1987 Constitution framers, Ateneo file 6th petition vs new anti-terror law

Mike Navallo, ABS-CBN News

Posted at Jul 08 2020 05:37 PM | Updated as of Jul 08 2020 11:11 PM

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MANILA - Two of the framers of the 1987 Constitution are among the 6th batch of petitioners who filed Wednesday a plea seeking to nullify and stop the implementation of the Anti-Terrorism Act of 2020.

Christian Monsod and Felicitas Arroyo, who were part of the 1986 Constitutional Commission that drafted the 1987 Constitution, were joined by professors from the Ateneo and Xavier University and Sentro ng mga Nagkakaisa at Progresibong Manggagawa (SENTRO) in questioning the new law before the Supreme Court.


In their petition, the Constitution framers focused on the broad definition of terrorism under the newly-signed measure that could cover legitimate acts protected under the right to free speech, expression and assembly.

They noted that unlike in the Human Security Act of 2007 where specific crimes were mentioned as constituting acts of terrorism, the new law simply mentions "acts" but does not identify what these acts are. Instead, these acts are punishable if committed with a certain "intent" to cause damage, among others, which according to petitioners, had never been the intention of the law.

"Our criminal law has never punished intent alone. There must always be overt acts which are themselves illegal and which themselves manifest this malicious intent," they said.

They pointed out that the definition of terrorism actually creates a second category -- those who engage in advocacy, protest, dissent, stoppage of work, industrial or mass action, and other similar exercises of civil and political rights," if these activities are "intended to cause death or serious physical harm to a person, or to endanger a person's life, or to create a serious risk to public safety."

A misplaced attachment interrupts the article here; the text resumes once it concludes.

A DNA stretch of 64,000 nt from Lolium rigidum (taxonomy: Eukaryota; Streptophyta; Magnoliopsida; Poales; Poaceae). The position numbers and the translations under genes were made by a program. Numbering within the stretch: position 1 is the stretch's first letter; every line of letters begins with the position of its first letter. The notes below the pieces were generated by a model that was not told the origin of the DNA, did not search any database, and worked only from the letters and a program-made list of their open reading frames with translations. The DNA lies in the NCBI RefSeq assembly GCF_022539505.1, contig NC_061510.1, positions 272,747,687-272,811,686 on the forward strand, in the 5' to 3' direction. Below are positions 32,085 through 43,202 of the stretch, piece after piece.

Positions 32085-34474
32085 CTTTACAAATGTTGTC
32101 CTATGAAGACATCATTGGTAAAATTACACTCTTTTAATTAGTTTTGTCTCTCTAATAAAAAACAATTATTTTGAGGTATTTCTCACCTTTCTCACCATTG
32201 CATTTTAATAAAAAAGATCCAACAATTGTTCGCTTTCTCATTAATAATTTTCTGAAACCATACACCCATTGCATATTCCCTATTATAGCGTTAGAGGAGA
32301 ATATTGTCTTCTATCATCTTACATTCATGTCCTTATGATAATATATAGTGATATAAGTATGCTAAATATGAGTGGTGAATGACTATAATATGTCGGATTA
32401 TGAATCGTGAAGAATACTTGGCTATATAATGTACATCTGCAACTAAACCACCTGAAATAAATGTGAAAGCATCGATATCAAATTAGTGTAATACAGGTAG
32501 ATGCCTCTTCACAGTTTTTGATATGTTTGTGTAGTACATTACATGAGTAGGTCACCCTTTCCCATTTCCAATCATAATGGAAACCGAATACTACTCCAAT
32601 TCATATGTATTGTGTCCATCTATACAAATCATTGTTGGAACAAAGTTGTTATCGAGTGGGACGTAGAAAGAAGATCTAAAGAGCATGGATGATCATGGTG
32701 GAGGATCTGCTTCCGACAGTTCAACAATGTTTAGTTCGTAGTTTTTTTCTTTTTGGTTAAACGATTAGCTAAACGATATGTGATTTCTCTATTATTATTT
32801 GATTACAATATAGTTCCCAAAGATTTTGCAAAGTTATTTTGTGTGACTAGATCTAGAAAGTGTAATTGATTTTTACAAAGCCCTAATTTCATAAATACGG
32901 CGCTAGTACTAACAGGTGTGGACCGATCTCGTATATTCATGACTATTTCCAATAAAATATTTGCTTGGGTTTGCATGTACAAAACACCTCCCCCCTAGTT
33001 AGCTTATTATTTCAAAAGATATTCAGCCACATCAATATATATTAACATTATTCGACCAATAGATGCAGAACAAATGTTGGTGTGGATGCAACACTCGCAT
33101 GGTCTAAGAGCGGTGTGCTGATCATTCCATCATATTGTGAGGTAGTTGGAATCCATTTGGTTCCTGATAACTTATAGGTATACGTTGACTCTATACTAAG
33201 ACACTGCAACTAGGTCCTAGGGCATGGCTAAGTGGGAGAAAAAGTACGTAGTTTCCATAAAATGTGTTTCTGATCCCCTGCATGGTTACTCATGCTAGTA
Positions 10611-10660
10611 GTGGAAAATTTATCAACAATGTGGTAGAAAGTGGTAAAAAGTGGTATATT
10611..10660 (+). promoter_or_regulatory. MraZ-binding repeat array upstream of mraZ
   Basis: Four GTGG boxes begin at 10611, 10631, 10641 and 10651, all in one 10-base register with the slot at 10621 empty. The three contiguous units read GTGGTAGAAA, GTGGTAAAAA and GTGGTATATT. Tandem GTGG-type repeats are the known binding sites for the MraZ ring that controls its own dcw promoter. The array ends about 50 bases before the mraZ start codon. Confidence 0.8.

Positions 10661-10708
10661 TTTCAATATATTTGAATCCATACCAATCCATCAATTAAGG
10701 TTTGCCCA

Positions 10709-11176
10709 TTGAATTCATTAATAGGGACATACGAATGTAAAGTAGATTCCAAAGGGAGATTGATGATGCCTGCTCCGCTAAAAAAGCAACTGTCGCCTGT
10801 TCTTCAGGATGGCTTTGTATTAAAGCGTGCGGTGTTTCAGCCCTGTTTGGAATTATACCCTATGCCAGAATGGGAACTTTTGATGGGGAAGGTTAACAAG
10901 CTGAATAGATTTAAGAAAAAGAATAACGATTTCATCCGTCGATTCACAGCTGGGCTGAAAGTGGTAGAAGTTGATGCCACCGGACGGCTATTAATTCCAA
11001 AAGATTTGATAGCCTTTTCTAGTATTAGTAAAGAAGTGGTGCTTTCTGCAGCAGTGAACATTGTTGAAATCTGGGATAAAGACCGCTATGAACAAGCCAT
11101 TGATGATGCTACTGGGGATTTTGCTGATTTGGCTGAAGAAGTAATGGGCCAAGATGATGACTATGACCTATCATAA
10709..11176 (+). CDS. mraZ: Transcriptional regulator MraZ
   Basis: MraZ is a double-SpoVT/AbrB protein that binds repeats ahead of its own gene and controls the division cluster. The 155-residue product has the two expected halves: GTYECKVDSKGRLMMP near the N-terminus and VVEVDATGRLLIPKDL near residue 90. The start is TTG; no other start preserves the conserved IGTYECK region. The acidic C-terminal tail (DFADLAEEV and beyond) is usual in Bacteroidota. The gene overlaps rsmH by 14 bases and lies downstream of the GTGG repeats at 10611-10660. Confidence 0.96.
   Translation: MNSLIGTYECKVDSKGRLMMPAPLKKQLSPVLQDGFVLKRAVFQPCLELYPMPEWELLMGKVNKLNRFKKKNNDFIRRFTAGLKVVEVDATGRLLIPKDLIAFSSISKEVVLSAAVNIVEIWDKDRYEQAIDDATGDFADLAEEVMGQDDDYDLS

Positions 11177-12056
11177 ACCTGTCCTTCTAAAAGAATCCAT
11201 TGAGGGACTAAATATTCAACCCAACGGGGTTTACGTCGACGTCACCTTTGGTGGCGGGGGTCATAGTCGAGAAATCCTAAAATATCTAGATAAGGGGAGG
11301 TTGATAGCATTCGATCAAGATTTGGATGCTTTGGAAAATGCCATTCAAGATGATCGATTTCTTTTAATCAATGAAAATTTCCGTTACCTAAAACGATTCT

This overbroad definition, the petitioners said, could result to prior restraint and could create a chilling effect.

"In effect, lawful exercises of civil and political rights are made criminal--terrorism--when there is some supposedly illegal intent behind them, regardless of whether this intent itself is translated into action," the petitioners said.

"To be sure, terrorism and criminality are both abhorrent and must be deterred. However, the same cannot be done without clear standards and limitations which safeguard the exercise of civil and political rights, lest rogue government forces are given the discretion to halt even these exercises, in the guise of fighting criminality," they said.


The petitioners also assailed the creation of a "super-body" in the Anti-Terrorism Council (ATC) with vast powers to designate persons as terrorists and authorize their detention for up to 24 days solely based on suspicion.

Designation of terrorists, on the basis of ATC's own determination of probable cause, poses the risk of immediate arrest, detention and even freezing of assets without a court order.

The petitioners said this violates due process because those arrested are not given the opportunity to be heard, nor are there safeguards to allow them to contest the decision of the ATC.

They also contend that this would violate a person's constitutional right to be protected against unreasonable search and seizure, as well as the constitutional provision limiting to up to 3 days the maximum detention without charge even at a time when the privilege of the writ of habeas corpus is suspended.